But it will be difficult to predict the weather. There are those who believe we can predict the rain if we just knew what signs to look for. Here in the Northwest the Puyallup Indians predicted that “when you see the mountain wearing a cloud cap, it is going to rain.” Others say that if the grass is dry in early morning, it means it will rain that day. Some claim that a rainbow in the morning means rain will come during the day. Or a temperature rise between 9 p.m. and midnight means rain is coming.
April weather is capricious—frosty nights often, but sunny days too, and sometimes even a surprise hailstorm. Whether we are at home planning to take a trip, or have already “hit the road,” a sturdy breakfast is a fine way to begin a day in April – or any month for that matter. And French toast is certainly a favorite of many.
In all my many cookbooks I have been unable to find how French toast came by its name. My French cookbooks don’t even mention French toast. The closest I could come to it was a recipe for New Orleans Pain Perdu. This recipe for “lost bread,” similar to French toast, is adapted from La Cuisine Creole. Pain Perdu was originally flavored with orange-flower water. Combine 2 eggs with 1 tablespoon of powdered sugar, a pinch of salt, and 3/4 cup of milk and beat thoroughly. Stir in grated rind of half a lemon. Dip slices of bread, not too fresh, in the mixture, then fry in plenty of heated butter until crisp and golden brown on both sides. Serve immediately with maple syrup, honey or a mixture of sugar and cinnamon. This makes enough batter for about six slices of bread.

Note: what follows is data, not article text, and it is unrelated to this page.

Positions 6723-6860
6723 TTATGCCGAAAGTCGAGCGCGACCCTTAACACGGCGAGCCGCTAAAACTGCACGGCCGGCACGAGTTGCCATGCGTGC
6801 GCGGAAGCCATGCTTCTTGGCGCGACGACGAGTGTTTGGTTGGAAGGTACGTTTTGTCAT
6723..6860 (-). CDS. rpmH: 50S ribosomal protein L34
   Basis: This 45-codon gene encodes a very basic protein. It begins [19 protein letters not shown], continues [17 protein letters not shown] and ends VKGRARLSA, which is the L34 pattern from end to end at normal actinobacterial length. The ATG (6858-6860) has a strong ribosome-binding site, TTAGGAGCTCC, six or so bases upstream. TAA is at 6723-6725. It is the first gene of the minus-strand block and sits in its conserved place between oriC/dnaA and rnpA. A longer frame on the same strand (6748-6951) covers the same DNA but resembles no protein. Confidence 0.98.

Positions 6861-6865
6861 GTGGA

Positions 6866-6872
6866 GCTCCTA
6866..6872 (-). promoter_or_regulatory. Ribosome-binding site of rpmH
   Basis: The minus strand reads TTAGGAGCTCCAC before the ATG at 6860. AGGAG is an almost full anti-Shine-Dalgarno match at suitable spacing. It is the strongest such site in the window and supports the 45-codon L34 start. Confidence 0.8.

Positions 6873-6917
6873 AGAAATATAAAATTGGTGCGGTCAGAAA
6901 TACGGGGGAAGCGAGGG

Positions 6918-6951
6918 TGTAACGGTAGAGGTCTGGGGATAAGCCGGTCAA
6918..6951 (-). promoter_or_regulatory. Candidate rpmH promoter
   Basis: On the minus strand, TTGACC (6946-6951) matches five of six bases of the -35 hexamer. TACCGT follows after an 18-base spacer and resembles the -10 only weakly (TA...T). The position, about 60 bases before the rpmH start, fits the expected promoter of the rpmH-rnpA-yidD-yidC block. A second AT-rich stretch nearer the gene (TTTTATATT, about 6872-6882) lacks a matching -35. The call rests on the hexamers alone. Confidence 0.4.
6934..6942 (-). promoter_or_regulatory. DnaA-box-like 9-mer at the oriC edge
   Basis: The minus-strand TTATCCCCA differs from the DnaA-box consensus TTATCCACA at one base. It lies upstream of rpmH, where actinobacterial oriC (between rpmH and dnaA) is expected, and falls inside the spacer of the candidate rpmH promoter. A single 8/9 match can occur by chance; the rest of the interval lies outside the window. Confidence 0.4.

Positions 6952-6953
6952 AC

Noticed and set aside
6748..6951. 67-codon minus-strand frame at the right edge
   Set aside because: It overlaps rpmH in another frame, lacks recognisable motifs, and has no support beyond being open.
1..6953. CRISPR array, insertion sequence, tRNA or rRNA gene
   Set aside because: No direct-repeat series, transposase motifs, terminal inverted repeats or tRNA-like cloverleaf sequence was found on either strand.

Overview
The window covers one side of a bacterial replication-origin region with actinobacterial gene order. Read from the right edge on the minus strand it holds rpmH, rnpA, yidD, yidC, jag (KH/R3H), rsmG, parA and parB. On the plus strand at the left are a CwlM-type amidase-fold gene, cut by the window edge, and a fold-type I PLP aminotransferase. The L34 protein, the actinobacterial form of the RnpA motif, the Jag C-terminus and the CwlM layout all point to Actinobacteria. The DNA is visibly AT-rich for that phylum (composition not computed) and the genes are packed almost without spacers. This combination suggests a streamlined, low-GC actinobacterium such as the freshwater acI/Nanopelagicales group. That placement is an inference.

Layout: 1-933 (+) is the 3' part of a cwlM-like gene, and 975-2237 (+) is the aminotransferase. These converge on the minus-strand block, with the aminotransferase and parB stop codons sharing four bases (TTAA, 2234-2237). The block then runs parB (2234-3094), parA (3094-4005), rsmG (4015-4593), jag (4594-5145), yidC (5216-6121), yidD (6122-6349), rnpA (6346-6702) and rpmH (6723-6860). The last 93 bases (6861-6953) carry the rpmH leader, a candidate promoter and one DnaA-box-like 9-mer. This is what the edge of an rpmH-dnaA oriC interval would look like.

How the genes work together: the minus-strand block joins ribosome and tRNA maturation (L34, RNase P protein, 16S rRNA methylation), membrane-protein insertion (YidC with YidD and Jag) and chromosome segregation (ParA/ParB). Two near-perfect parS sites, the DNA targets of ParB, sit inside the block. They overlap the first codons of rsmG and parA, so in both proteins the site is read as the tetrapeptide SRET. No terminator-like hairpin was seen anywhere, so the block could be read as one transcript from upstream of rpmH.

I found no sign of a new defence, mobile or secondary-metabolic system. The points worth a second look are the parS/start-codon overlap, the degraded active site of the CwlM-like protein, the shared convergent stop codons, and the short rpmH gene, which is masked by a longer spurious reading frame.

The basic recipe for the French toast that most of us are familiar with is to beat 2 eggs lightly and combine with 1 cup of rich milk. Dip slices of stale bread into the mixture and sauté in three tablespoons of butter in a skillet, turning with a spatula, until both sides are lightly browned. Serve with powdered sugar and lemon or with maple syrup. Or fry in deep fat, heated to 380 degrees, 1-2 minutes or until nicely browned.
Here are a few other ideas for French toast:
BERRY-NUT FRENCH TOAST
2 cups of multigrain flakes with oat cluster, cranberries and almonds
1/2 teaspoon of cinnamon
1/4 teaspoon of nutmeg
4 slices of French bread, 3/4-inch thick